Q&A: Meg Mac tells us why she’ll never stop making music
It’s sure to be a big few months for Aussie singer/songwriter Meg Mac. Having enjoyed a hugely successful launch for Low Blows, and now poised for a national tour, Meg has secured the adoration of Australian and international fans alike. If you haven’t heard Low Blows yet, check out our review and be sure to give the stellar debut record a listen ASAP.
Music Insight caught up with Meg as she prepared for her performance at Splendour in the Grass 2017.
How long was Low Blows in the making?
I got really into the Leon Bridges album when it came out, and I was very excited by the way it was made and how real it was. That’s why I flew to Dallas to try out a song in the studio with Niles City Sound. I booked in to make my album there in 2016, and I took with me all the songs I’d been writing over the last couple of years.
How do you feel you’ve grown as a lyricist since the MegMac EP? What lyrical themes have been your focus on Low Blows?
I think, because my writing is always so personal, it’s always changing as I change and figure things out. Low Blows covers a lot of the things I have been dealing with in my life, like wanting to be strong, wanting to stand up, to speak up and say no when I want to. I struggle with this and I know I’m not the only one.
You’ve spent a lot of time abroad in the last few years. Has a change in your environment led to a change in your song-writing process?
Of course; a lot of songs on this album were written while I was travelling and touring in America for the first time. The opening track came together in a hotel room on the tour I did with D’Angelo. One of the songs is called Brooklyn Apartment, which was inspired by my time living temporarily in Brooklyn. I write about my life and what I am experiencing.
The vocal takes on Low Blows are raw and moving. What inspired your approach to vocals on the record?
I love playing shows with my band; it’s what I live for. The way I sing at a show gives me this feeling I’ve never found in a recording studio. I wanted to find that on this album.
What did the Niles City Sound team bring to the record that it wouldn’t have had otherwise?
There was a reason I made my album at Niles City Sound and I’m not sure I will ever know what it could have been like without them! I was drawn to the guys and their way of doing things because it felt natural, powerful and real. [They have] an energy that I wanted to bring my songs to life with.
Electric Lady is an incredibly prestigious studio, by anyone’s standards. Did it feel like a big moment in your career to have your work mixed there?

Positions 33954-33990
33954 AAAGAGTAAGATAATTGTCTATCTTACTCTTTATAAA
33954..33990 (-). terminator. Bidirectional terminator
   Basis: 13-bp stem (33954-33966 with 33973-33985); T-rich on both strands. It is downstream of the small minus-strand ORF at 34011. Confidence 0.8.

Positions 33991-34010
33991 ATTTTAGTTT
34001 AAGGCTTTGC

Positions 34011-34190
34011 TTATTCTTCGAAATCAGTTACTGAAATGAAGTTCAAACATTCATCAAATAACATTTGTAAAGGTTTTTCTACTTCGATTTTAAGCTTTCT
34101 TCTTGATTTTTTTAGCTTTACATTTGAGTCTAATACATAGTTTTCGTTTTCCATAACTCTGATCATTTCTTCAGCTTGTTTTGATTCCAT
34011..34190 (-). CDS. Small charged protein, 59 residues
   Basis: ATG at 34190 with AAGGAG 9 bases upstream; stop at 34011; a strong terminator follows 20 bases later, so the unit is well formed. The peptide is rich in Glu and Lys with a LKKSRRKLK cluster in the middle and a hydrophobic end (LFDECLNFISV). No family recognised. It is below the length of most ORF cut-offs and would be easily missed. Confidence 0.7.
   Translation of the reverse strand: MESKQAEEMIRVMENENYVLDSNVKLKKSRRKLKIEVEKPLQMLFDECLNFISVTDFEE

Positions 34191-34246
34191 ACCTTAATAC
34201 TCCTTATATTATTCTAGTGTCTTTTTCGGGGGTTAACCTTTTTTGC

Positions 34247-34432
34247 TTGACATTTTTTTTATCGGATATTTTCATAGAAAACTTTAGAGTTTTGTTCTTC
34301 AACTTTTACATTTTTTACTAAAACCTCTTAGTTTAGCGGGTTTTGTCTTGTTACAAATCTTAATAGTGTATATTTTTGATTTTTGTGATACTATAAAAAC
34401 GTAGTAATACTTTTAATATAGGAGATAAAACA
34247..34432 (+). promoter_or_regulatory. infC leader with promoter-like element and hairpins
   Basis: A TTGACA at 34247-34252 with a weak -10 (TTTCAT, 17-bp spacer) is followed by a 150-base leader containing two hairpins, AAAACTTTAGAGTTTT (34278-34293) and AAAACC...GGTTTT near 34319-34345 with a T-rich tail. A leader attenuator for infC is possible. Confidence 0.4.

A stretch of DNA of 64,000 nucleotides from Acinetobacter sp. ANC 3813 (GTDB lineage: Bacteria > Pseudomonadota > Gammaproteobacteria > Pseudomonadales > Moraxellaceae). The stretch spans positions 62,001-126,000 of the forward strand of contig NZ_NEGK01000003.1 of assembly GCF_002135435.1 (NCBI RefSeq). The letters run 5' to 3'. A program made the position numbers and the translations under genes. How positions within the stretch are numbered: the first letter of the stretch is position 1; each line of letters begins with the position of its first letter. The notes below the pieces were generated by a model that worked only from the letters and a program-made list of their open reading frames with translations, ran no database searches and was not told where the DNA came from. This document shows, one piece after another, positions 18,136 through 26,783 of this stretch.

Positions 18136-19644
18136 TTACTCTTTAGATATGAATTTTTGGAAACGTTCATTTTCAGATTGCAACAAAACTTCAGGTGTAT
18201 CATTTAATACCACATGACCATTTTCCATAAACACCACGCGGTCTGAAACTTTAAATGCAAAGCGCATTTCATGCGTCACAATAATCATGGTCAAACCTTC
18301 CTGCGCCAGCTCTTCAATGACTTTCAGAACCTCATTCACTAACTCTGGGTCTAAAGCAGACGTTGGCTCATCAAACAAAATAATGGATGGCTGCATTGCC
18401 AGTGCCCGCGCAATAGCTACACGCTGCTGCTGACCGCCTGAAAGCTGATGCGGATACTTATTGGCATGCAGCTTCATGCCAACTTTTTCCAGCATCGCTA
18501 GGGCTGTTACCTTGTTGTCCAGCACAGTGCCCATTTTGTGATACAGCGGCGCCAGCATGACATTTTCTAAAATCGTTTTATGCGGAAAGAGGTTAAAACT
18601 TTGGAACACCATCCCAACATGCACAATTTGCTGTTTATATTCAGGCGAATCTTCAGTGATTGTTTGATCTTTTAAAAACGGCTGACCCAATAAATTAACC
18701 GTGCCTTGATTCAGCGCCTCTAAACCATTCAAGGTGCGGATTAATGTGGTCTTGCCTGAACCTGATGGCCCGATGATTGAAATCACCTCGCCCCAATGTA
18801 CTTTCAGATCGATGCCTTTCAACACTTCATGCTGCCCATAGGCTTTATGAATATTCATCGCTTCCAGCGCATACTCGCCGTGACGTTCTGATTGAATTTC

You walk around and see all of the records that were made there, framed up on the walls – that’s when you realise how special a place it is. One of my songs was recorded downstairs in the big studio, and there were these murals that Jimi Hendrix had commissioned. I would just stare into the murals of space and aliens while doing my vocals. Very cool.
What led you to work with Myles Wootten of The Panics? Do you have a favourite track from their catalogue?
Myles is a friend who lives down the road, and we just hang out in his room making music, without thinking too much about it. I’ve got their latest album Hole In Your Pocket in my car, so I’ve been listening to that a lot.
What experience are you aiming to deliver with your live show? Will you be busting out any of your earlier tracks?
I’ve been playing a lot getting ready for Splendour, and I am getting really excited about the new songs. I think the way we recorded it has made it feel so good live. I’ll probably end up playing a lot of my songs, as much as I can fit in.
Did your time touring with D’Angelo inspire any change to your live performance?
That tour with D’Angelo is still one of the most inspiring experiences I’ve had. I watched and listened every night; how he leads his band and how much energy and power he has on stage. You can feel his energy from the back of the room, and his music is so much bigger than you imagine when you’re there with him.
Do you have any plans after wrapping up the Australian leg of your tour in December?
Just got to keep on going, make more music and never stop.
Any last message for fans who enjoyed Low Blows?
I’d love for everyone to come to a show and experience it all live!